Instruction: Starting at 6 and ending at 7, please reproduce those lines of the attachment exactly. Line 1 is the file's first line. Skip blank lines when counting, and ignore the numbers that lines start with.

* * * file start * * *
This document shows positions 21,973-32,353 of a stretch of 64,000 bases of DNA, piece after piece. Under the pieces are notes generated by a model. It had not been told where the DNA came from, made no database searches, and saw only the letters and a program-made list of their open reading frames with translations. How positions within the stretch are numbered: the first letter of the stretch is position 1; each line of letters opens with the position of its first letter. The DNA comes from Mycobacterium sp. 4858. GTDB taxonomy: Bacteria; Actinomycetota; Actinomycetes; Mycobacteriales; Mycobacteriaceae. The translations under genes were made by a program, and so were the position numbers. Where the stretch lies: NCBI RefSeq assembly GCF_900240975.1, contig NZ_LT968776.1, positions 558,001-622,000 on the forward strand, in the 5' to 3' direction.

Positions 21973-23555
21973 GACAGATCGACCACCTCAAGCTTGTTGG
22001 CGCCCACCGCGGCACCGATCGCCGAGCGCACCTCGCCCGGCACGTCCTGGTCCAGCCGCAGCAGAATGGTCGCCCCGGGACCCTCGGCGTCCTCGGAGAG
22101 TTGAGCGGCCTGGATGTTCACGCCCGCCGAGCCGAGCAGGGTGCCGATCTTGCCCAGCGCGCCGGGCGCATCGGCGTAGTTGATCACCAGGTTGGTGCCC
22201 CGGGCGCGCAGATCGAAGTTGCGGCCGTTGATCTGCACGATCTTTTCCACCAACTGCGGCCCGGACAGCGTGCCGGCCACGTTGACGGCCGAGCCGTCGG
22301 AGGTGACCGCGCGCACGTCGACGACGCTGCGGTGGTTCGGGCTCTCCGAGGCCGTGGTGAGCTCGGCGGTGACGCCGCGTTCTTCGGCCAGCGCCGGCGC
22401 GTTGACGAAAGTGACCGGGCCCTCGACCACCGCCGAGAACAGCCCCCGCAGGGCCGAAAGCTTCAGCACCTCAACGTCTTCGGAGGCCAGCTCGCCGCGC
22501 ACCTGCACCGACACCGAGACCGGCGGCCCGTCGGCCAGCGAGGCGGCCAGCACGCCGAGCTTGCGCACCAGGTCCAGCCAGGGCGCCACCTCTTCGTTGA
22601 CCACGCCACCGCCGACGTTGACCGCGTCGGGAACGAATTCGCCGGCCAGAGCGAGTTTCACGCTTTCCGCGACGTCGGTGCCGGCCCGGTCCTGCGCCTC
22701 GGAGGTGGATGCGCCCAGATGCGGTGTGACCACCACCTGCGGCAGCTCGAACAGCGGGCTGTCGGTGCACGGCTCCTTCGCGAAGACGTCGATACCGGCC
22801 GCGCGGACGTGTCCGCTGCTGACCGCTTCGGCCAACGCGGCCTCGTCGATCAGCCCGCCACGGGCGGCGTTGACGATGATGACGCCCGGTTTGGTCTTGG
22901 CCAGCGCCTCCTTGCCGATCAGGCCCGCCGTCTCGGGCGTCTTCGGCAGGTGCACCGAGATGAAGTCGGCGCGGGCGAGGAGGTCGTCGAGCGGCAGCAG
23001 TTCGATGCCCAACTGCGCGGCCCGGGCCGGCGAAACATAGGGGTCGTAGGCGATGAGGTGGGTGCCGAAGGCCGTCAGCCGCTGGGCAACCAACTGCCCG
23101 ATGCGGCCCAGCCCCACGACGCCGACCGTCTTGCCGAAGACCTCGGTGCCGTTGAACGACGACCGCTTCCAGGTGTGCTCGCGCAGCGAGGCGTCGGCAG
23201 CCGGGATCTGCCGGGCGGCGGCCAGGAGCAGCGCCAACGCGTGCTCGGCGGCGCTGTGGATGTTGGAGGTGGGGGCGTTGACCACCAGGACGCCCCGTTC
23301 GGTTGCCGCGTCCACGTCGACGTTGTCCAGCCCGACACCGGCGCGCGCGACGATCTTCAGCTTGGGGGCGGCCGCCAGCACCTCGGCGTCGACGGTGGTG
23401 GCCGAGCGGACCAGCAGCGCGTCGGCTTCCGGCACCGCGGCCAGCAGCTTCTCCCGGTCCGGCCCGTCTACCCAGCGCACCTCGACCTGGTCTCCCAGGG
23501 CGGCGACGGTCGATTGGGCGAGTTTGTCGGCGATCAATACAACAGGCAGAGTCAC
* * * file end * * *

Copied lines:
22201 CGGGCGCGCAGATCGAAGTTGCGGCCGTTGATCTGCACGATCTTTTCCACCAACTGCGGCCCGGACAGCGTGCCGGCCACGTTGACGGCCGAGCCGTCGG
22301 AGGTGACCGCGCGCACGTCGACGACGCTGCGGTGGTTCGGGCTCTCCGAGGCCGTGGTGAGCTCGGCGGTGACGCCGCGTTCTTCGGCCAGCGCCGGCGC